, they would say from the rostrum.

It was all live.

45.6% of YPF's share package was listed on the market.

At the end of the year the State no longer had more than 20%.

The demand was voracious.

The share price started at $19.

Menem went out to say the other day on the radio that it had been he who decided that number, thus starting a wear, perhaps imperceptible at the time, with Cavallo and his team.

The minister had been the figure of the electoral triumph of the PJ in 1991 and his name now had a political projection within the Buenos Aires Peronism.

Did Menem already feel jealous?

Consulted for this article, the former minister does not remember those comings and goings.

But yes, that same day he met with the president and head of the IMF, Michel Camdessus.

Argentina was under an Extended Facilities program.

The bankers knew they had bought YPF 'cheap': the shares rose 15% on the New York secondary market at its debut.

After fluctuating between a low of US$21.1-2 and a maximum of US$22.12, the price of each share closed at US$21.87.

The following day, The Wall Street Journal said that the Initial Public Offering, or IPO in the jargon, was

“the largest IPO in the history of the North American secondary market for the launch of shares of a new firm”


First Boston and Merrill Lynch uncorked: they charged 1% for carrying 'the notebook'.

"The only precedent for such an important initial launch in volume had been the listing on the US market of the companies privatized in England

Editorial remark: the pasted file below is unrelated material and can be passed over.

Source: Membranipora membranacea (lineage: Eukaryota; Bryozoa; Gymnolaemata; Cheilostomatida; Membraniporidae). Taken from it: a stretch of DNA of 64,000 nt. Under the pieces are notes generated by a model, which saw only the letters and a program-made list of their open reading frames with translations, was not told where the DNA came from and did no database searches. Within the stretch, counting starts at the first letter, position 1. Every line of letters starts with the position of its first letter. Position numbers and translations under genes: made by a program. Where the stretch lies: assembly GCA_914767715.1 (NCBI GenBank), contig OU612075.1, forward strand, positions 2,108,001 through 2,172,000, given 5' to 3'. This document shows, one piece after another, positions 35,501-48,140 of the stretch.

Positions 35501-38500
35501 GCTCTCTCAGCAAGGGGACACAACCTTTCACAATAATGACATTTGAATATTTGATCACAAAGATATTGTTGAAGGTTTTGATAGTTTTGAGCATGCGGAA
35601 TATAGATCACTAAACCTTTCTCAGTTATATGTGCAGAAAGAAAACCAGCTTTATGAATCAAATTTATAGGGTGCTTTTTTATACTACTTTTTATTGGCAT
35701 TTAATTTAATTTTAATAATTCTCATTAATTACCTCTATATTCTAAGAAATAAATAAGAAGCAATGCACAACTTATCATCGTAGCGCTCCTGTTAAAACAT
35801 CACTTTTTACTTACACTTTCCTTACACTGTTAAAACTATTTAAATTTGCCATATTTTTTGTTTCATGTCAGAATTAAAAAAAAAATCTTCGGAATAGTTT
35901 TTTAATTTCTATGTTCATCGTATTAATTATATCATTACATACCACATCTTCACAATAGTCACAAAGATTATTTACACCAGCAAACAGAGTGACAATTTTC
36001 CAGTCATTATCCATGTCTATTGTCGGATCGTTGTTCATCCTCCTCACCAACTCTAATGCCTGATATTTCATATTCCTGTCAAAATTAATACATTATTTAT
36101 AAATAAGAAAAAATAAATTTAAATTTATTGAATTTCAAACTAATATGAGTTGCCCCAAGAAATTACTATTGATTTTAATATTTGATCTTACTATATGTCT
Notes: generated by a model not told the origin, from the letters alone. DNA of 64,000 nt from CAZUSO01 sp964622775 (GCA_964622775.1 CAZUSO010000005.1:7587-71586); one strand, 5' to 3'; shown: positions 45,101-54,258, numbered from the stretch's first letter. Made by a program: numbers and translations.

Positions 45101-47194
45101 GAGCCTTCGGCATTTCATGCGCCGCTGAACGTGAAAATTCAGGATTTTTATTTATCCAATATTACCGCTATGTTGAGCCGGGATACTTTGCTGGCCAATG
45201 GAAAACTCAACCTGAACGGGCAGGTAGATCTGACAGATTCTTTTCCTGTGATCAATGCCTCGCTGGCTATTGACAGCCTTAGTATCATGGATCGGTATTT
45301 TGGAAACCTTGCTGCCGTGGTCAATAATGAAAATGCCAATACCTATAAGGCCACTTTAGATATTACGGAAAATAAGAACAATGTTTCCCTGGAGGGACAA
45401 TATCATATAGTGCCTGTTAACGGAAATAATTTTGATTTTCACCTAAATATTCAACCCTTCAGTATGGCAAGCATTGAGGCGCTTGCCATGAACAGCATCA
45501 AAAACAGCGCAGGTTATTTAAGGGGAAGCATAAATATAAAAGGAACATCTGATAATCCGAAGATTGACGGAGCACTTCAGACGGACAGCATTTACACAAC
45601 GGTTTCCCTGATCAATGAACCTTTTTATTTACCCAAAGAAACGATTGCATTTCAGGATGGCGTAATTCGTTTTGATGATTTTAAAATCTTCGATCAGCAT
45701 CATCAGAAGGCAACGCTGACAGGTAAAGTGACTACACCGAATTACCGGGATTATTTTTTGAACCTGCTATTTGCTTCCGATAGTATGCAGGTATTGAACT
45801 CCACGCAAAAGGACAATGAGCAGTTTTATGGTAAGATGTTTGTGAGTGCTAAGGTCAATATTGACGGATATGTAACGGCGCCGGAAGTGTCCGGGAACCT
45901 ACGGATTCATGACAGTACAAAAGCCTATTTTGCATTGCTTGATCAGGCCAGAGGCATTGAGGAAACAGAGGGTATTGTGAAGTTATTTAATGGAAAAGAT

," said a report from the bank after Thatcher's privatization experience in the 1980s in Great Britain.

Menem's government allowed the provinces to buy YPF shares with bonds for unpaid hydrocarbon royalties that it had granted them (for some US$6 billion) as soon as he began his term.

Santa Cruz, where Néstor Kirchner was already governor, played a plenary session with US$600 million of those titles for all or nothing with the shares of YPF


Kirchner won.

A few years later, after Tequila, the share price almost doubled

(US$600 million was now equivalent to US$1.2 billion)


Today the stock did not recover the pre-pandemic level (on Friday it fell 7.8% and closed at US$10.65).

"That 30 years later YPF is listed in New York is a reinsurance for its control and that what happened in Airlines does not happen

," reflects today Daniel Montamat, former president of YPF in 1988-1989.

For the economist and benchmark in the energy sector, it can be seen in the F-20 (a form required by the US Securities and Exchange Commission for listed companies), that the company itself already warned in 2012 about "the limits to the local fuel prices could adversely affect the results of operations”.

The same thing that The Wall Street Journal had advanced 30 years ago when Estenssoro brought YPF to the market.

In the printed edition, the data for the YPF share price in the US was published without the update of its price on Friday


Source: clarin

All business articles on 2023-03-12